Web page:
Abstract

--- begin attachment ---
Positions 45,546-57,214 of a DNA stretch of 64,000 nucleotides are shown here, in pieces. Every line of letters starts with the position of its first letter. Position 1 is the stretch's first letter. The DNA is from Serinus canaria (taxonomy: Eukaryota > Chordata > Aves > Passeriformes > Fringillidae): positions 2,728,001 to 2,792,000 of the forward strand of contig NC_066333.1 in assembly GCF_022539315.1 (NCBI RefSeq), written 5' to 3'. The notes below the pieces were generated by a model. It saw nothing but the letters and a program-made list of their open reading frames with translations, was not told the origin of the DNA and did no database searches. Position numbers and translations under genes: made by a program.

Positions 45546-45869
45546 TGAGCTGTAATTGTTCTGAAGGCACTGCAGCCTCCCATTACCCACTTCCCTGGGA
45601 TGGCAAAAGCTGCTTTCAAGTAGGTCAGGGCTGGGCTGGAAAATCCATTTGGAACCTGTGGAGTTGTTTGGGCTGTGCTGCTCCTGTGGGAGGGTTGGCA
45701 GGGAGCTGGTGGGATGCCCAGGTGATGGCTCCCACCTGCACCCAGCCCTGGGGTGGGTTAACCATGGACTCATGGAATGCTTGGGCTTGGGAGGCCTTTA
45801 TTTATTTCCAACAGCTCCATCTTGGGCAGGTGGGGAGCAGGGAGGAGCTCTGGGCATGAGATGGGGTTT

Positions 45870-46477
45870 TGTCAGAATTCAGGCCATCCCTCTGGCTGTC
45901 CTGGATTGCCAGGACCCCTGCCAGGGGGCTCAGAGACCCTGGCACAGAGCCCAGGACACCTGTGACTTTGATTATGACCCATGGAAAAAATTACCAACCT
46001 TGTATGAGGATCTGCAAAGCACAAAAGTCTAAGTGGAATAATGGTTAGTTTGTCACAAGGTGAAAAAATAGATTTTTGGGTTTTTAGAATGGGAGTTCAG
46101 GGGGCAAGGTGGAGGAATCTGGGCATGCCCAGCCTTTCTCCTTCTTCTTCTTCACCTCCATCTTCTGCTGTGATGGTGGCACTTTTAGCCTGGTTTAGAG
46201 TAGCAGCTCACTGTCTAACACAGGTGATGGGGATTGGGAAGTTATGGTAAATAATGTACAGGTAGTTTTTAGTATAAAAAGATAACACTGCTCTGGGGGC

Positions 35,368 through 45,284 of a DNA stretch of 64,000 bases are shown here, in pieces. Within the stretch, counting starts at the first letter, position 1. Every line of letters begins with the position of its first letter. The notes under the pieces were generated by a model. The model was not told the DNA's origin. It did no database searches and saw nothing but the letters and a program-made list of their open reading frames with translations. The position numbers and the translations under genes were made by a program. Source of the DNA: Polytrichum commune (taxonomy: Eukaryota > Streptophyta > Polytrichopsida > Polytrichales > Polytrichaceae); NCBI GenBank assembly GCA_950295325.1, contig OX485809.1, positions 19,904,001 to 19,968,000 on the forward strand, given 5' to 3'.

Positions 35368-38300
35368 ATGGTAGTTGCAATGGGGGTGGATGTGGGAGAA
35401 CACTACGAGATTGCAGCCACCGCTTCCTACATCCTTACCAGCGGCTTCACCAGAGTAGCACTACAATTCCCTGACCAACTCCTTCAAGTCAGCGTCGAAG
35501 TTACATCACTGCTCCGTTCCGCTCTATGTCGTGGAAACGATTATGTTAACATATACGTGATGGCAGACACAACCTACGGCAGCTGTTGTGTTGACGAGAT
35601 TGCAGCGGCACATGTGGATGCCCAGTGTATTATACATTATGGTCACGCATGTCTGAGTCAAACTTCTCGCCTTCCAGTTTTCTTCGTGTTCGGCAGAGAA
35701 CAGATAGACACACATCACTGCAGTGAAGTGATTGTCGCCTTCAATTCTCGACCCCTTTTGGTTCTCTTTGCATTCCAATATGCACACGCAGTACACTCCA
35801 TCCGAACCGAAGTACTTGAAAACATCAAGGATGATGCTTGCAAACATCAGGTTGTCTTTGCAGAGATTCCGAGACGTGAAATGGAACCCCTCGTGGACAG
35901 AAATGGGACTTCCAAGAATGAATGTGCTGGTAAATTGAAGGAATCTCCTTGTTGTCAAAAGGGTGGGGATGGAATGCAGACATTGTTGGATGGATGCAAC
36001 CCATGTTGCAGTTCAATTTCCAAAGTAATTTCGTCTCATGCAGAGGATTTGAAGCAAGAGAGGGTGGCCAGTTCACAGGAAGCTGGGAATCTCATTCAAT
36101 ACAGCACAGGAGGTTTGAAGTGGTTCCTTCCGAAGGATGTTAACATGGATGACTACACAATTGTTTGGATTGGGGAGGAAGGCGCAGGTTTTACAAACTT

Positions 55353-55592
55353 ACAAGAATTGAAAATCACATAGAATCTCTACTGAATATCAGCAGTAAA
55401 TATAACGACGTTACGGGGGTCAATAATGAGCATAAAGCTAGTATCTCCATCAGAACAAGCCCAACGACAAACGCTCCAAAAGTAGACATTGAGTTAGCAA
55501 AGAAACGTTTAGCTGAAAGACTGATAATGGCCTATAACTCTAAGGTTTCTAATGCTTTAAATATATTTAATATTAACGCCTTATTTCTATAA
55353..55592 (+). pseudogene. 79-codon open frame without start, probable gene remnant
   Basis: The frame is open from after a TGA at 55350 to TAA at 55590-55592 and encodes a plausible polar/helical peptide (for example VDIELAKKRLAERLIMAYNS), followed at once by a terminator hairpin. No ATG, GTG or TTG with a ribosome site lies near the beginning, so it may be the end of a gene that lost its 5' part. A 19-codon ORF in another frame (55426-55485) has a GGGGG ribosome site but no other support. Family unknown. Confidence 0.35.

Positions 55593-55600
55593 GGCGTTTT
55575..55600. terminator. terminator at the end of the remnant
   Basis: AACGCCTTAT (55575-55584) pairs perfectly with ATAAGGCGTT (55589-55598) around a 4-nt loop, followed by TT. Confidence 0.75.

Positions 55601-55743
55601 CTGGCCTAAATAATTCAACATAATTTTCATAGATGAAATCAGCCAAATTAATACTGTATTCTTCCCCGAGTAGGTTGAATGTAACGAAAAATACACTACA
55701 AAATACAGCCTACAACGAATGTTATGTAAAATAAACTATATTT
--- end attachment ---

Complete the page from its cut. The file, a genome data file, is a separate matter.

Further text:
Nickel aluminate is a transition metal oxide with spinel structure with potential applications as catalysts and sensors. Both applications benefit from high specific surface areas as well as chemical stoichiometry control. However, a systematic approach to understand synthetic parameters affecting stoichiometry and agglomeration of nickel aluminate nanoparticles is still lacking. In this work, co-precipitation using direct and reverse strikes and polymeric precursor techniques were comparatively studied to address this problem. While the polymeric method could deliver stoichiometric spinel, the samples were highly agglomerated exhibiting low surface area. Both co-precipitation procedures produced smaller sizes and less agglomerated nanoparticles as compared to the polymeric precursor, but for the reverse-strike, Ni2+ preferentially formed a soluble complex with ammonia and led to nickel deficient nanoparticles. Stoichiometric (1 mol NiO:1 mol Al2O3) nanocrystalline nickel aluminate was only achieved when using controlled excess Ni2+. The normal-strike lead to more stoichiometric compositions without need for excess cations, but the obtained nanoparticles were less homogeneous and showed smaller surface areas as compared to the reverse-strike method.

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